Whereas, others who agree that it was a responsible decision to tackle power grid congestion claim there were a number of other much more logical decisions that could have been taken and would have been equally effective. “A more forward-looking way to meet the current challenge would have been to shut down old power stations, extend the grid faster or invest more in innovative methods to use excess energy to heat homes,” said Arne Jungjohann, the author ofEnergy Democracy – Germany’s Energiewende to Renewables.

Great work on the renewable energies front Germany, no one can argue your commitment to the cause in recent years. However, perhaps listen to Arne Jungjohann in future, he makes a good point.

 

Germany’s Key in Increasing the Uses of Green Energy

The majority of the world’s energy consumption is still supplied by fossil fuels. Even though this type of source has negative impacts on environment and has a limited quantity, the world still hasn’t found a satisfying solution to replace it.

The improvement of technology creates another alternative, which is the natural and renewable energy. The use of natural energies grows each year, but its development is low because their cost are more expensive than fossil fuels, therefore more economic sacrifice. A study shows that even though the a great number of Americans favor green energy, most of them are less willing to pay more for it. Another downfall of natural energies is that they’re climate-dependent and need to be backed-up by a more reliable source, such as fossil fuels and nuclear, which add expenses to the costs. Some say that “trying to combat climate change exclusively with today’s renewable energy technologies simply won’t work”. So should we change our aim for a green energy and change it to develop nuclear energy ?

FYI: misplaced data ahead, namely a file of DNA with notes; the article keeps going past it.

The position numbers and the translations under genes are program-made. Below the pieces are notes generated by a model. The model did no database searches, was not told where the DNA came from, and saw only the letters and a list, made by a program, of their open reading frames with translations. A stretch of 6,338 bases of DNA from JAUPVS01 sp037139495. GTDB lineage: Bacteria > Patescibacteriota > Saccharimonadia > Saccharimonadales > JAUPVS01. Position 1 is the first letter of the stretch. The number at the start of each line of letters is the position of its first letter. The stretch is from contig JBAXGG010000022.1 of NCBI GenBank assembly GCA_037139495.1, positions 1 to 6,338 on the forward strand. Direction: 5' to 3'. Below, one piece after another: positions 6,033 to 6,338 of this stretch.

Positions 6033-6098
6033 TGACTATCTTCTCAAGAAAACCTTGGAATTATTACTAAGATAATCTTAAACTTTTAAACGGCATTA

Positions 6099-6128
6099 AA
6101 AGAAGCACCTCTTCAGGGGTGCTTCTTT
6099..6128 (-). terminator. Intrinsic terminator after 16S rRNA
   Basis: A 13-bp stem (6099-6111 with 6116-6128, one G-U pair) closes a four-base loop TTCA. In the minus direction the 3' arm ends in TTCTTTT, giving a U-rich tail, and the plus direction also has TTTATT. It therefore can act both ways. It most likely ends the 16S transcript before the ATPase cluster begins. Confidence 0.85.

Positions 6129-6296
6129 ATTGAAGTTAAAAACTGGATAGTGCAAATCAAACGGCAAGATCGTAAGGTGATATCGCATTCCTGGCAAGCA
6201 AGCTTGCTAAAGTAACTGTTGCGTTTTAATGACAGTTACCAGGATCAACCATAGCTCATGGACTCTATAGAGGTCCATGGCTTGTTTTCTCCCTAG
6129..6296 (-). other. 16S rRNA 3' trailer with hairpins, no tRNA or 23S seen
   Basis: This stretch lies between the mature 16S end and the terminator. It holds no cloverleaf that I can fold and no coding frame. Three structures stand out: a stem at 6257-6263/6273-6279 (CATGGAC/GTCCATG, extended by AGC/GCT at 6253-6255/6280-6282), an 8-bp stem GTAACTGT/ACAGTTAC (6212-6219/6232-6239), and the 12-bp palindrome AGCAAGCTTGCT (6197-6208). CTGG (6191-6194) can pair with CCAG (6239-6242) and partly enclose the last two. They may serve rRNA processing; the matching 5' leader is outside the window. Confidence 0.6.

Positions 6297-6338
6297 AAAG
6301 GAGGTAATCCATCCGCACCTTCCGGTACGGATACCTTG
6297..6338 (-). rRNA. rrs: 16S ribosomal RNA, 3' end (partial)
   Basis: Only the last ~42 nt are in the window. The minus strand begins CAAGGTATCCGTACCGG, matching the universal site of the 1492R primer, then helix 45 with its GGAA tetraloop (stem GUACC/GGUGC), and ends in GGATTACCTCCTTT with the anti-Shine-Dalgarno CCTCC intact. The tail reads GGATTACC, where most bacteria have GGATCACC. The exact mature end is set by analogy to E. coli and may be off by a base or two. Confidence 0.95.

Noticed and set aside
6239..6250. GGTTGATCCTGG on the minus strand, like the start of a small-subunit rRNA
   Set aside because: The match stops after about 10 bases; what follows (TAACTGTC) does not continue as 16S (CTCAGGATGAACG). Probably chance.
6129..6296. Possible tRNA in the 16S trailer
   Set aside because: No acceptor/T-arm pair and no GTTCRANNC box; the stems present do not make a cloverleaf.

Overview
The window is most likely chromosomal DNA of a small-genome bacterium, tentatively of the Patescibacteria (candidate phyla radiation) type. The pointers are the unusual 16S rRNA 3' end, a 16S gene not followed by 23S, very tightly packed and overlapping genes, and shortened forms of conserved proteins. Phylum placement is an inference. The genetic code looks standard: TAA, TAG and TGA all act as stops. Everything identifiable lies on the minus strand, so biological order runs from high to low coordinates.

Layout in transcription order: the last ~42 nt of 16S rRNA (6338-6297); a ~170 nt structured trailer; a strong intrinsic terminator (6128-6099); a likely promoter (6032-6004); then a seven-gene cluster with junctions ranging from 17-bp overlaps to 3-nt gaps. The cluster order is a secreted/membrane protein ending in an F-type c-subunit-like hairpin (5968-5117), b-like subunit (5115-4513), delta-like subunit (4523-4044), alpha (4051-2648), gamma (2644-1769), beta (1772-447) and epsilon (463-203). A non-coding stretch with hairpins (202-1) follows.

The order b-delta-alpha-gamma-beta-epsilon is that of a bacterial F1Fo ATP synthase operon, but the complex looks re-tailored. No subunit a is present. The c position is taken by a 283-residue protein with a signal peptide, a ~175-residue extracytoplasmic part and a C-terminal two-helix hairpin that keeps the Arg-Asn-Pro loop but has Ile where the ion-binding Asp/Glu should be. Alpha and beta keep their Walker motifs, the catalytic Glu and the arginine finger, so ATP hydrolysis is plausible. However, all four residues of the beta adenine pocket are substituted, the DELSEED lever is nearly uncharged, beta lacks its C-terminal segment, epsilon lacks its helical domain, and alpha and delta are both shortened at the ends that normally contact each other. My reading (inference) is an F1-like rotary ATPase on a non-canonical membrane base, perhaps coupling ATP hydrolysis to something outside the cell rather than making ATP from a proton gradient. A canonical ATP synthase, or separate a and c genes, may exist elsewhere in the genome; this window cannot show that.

But, there is still hope for natural energy ! In just a dozen years, Germany has managed to replace around 30% of its nuclear and fossil fuel produced electricity with natural energy. This phenomenon could be explained by how Germany’s power supply is managed. In comparison to a centralized power plants that aims to meet the demand of energy in most countries, the German system is decentralized and includes more than 2 million small and medium scale renewable producers (businesses, farmers, villages, towns, co-ops, etc.) whose numbers keeps to increase over time. Their output are traded from locality to locality and even internationally via intelligent networks.

This transition was accentuated with Merkel’s decision to shut down a third of Germany’s nuclear reactors, following Fukushima’s disaster in 2011. This decision encouraged renewable energies to progress and fill the gap.

What happens in German shows us that with motivated leaders and the right policies, it is possible to little by little replace non-renewable energy source with renewable source. Much technological progressions are still need to be done because as we saw earlier, green energy is still expensive and unstable. We have to keep in mind that increasing the uses of green energy is possible.

Visit these websites to learn more : theblaze, foreignpolicywikipedia

To help spreading the use of green energy, Shanghai Metal Corporation manufacture a wide range of solar panel according to your request. Visit our website to discover more and feel free to send us your inquiry if you need any question. Follow us on social media to be updated on our products.

    

Credits to theblaze, foreignpolicy, wikipedia
Pictures from Google image.

Ayu P.//SMC editor